Here's my story:<br><br>I went to a private design school here in Phoenix Arizona called Collins Design College back in 1988-89. It was run by Al Collins who was an old-time creative director for several agencies and was the first person asked by Hughe Hefner to design Playboy Magazine (he even offered Al a partnership - but he turned them down). Anyway, it was a one year course, 8 hrs a day, 5 days a week. It tought a wide range of subject related to the advertising biz - including TV, Design, Typograhy, Production, and more. Some of the apps they tought were Mac Paint, Mac Draw, Adobe Illustrator, and Photoshop (before it was called photoshop). I THOUGHT I learned a lot. (Of course I already was using a Mac at home & at work, so that part was easy).<br><br>After graduating (1st in my class!!!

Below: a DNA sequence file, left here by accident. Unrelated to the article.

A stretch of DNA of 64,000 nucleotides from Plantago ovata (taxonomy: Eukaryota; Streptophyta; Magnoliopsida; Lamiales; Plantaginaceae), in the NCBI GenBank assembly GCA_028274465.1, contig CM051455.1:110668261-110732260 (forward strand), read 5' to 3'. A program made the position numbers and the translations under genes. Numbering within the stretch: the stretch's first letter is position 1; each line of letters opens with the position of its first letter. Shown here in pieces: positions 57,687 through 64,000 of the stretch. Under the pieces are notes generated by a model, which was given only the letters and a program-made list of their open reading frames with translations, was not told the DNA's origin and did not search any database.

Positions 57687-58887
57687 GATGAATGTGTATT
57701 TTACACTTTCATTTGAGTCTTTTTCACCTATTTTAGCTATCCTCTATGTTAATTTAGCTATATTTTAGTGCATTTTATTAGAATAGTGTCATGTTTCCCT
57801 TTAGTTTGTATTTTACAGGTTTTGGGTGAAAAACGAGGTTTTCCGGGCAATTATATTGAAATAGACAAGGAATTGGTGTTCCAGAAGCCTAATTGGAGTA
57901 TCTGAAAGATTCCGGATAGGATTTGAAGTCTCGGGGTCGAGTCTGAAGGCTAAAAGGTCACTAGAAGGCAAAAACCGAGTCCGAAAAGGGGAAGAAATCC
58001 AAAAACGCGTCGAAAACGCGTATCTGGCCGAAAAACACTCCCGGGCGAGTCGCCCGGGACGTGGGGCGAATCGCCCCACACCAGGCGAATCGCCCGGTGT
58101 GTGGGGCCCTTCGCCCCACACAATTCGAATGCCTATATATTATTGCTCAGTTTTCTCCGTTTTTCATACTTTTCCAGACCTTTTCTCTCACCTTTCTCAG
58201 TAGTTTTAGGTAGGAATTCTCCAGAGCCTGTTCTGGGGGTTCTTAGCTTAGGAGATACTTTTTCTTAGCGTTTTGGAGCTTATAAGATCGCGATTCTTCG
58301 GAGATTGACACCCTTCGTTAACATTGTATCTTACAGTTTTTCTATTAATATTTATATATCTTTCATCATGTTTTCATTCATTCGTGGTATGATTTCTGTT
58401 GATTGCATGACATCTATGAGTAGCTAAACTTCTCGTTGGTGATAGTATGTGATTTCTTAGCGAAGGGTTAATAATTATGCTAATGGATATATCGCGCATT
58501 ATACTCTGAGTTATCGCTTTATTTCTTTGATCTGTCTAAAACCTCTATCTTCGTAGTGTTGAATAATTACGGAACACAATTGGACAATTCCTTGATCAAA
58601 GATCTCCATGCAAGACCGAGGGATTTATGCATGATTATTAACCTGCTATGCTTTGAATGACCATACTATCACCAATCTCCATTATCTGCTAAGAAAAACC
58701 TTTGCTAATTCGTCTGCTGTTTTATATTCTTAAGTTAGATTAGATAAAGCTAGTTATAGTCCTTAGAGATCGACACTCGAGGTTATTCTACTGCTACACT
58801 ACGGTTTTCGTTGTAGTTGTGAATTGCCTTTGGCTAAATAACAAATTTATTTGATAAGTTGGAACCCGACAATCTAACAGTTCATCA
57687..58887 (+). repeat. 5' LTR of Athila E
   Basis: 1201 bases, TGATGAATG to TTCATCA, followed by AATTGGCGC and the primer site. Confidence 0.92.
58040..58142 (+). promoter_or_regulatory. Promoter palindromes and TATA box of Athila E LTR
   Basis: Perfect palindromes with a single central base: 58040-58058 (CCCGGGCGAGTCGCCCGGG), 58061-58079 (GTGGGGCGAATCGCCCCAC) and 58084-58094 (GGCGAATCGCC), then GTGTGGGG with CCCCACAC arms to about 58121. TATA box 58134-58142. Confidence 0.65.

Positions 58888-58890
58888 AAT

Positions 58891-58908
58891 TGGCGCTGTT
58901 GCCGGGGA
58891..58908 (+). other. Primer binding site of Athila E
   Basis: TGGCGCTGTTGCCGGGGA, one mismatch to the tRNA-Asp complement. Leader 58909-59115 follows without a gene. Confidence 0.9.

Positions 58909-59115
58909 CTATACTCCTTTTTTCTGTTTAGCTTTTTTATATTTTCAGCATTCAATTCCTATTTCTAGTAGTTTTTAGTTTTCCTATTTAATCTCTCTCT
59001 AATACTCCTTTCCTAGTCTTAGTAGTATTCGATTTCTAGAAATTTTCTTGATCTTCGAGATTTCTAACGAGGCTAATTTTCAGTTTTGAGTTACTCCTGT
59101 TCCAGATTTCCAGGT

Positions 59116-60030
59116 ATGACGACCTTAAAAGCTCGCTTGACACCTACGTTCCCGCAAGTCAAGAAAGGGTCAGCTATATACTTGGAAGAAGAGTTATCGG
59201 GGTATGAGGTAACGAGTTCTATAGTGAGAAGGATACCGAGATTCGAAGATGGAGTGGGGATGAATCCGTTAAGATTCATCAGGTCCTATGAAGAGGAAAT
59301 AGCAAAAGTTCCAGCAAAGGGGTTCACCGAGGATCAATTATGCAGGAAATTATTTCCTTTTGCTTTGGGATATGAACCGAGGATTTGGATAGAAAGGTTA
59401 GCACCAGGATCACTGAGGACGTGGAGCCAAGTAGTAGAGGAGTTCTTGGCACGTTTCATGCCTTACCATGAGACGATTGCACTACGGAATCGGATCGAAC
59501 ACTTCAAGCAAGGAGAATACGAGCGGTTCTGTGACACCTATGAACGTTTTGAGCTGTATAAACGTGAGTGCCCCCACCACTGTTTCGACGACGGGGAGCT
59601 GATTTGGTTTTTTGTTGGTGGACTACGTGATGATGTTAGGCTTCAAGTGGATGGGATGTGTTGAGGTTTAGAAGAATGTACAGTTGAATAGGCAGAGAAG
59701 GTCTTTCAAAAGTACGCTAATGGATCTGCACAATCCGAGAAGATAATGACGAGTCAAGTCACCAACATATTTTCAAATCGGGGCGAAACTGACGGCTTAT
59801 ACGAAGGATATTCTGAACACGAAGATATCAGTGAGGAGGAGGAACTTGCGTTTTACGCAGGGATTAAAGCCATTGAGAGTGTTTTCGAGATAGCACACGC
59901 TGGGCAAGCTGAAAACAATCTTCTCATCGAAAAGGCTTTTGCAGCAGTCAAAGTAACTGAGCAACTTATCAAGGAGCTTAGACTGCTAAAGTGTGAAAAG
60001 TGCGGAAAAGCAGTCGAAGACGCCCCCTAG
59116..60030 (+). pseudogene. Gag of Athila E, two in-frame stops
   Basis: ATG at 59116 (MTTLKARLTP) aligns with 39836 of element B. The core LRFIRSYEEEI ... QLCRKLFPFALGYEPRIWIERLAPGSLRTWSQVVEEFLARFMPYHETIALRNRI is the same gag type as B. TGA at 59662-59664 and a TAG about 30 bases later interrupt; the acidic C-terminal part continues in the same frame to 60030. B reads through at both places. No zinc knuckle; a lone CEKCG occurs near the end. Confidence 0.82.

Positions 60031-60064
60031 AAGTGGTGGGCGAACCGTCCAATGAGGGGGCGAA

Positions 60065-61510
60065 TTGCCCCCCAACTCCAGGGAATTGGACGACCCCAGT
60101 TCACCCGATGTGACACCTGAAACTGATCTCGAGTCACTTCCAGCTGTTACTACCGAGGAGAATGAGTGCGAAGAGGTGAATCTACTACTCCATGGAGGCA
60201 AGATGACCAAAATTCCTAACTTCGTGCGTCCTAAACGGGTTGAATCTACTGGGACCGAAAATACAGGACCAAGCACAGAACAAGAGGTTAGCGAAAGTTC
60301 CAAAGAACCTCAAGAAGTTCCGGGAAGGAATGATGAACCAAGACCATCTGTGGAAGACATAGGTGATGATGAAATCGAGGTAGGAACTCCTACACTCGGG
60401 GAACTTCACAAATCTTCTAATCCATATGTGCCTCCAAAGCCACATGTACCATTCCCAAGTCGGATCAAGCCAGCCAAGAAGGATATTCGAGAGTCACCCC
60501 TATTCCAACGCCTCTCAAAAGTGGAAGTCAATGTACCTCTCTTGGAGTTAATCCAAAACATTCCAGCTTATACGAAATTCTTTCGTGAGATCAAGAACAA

) I got a payed internship at the Arizona Republic where I quickly found out how much I didn't know about Adobe Illustrator. It was my job for 6 or so months to draw any and all maps, graphs, charts, and any other graphics for the AZ Republic. I learned soooo much about the application in "real-world" use that I felt embarrassed to tell them that I was actually trained in the use of the app.<br><br>The best experience I got was early on in my career when I began working in the print industry as a pre-press operator. You pretty much learn the ins and outs of every major app on the market. You see it all, and do it all - and usually, you do it on the best equipment with the latest versions of software. I also got to see the latest trends in design from a lot of different designers. It was probably the single most influential experience on my design tastes. I saw what I liked and didn't like.<br><br>Currently, I tend to always be the fastest & most knowledgeable person about the Mac and Mac software no matter where I work. I don't say that to gloat, but rather to say that "real world" work experience has no substitute. You can learn many things in school, but by the time you are in the workplace, the software will probably be outdated or at the very least, you won't have any "real" knowledge.<br><br>
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